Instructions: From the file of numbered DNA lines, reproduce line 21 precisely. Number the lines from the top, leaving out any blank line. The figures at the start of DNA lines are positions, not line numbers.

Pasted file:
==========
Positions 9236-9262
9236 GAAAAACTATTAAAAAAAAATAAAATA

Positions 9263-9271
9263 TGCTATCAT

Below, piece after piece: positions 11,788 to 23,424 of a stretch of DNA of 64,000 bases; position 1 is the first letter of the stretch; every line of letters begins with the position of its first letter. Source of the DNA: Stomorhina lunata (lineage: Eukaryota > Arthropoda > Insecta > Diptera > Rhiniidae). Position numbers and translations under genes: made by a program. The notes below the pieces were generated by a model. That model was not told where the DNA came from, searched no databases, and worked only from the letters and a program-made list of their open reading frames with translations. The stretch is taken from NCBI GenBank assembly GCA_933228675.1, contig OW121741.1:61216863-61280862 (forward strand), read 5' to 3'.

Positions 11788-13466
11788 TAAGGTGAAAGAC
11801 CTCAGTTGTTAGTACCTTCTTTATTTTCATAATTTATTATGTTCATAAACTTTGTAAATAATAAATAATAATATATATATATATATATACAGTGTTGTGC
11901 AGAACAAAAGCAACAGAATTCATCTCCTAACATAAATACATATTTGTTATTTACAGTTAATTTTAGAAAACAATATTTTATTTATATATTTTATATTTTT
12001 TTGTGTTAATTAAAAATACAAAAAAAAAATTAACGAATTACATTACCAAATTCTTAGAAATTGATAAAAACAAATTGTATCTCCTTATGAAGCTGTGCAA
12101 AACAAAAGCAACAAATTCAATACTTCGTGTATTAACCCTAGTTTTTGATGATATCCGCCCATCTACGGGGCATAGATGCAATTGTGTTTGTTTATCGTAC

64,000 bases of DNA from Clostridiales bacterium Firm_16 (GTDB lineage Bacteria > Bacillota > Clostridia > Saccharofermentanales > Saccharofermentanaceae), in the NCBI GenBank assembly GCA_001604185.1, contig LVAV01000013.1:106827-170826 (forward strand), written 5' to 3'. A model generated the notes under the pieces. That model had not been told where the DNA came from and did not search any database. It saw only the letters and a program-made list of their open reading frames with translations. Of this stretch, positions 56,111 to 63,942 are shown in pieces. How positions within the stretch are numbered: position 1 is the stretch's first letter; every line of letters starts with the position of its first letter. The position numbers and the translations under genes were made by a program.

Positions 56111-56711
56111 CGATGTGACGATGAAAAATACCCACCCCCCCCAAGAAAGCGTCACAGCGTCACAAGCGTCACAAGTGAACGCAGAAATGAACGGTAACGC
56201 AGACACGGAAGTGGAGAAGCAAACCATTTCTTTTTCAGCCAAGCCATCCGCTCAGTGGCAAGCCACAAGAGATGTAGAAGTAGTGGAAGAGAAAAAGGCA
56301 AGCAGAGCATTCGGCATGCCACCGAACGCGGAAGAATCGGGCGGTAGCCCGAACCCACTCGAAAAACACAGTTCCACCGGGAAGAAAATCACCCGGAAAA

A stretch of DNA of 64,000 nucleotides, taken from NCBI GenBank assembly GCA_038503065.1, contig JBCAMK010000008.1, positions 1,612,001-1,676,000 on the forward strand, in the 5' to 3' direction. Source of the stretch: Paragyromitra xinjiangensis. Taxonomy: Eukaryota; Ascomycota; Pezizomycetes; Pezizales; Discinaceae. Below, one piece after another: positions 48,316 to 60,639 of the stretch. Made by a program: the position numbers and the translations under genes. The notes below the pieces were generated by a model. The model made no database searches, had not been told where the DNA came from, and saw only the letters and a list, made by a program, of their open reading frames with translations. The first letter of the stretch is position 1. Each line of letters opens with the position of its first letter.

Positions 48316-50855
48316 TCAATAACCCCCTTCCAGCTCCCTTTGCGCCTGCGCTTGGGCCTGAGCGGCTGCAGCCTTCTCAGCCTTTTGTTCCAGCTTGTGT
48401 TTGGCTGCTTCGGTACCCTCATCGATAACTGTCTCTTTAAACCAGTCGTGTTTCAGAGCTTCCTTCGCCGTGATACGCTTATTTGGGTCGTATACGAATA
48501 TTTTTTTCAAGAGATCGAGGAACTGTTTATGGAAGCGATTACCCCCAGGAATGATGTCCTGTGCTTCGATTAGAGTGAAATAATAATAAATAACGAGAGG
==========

48501 TTTTTTTCAAGAGATCGAGGAACTGTTTATGGAAGCGATTACCCCCAGGAATGATGTCCTGTGCTTCGATTAGAGTGAAATAATAATAAATAACGAGAGG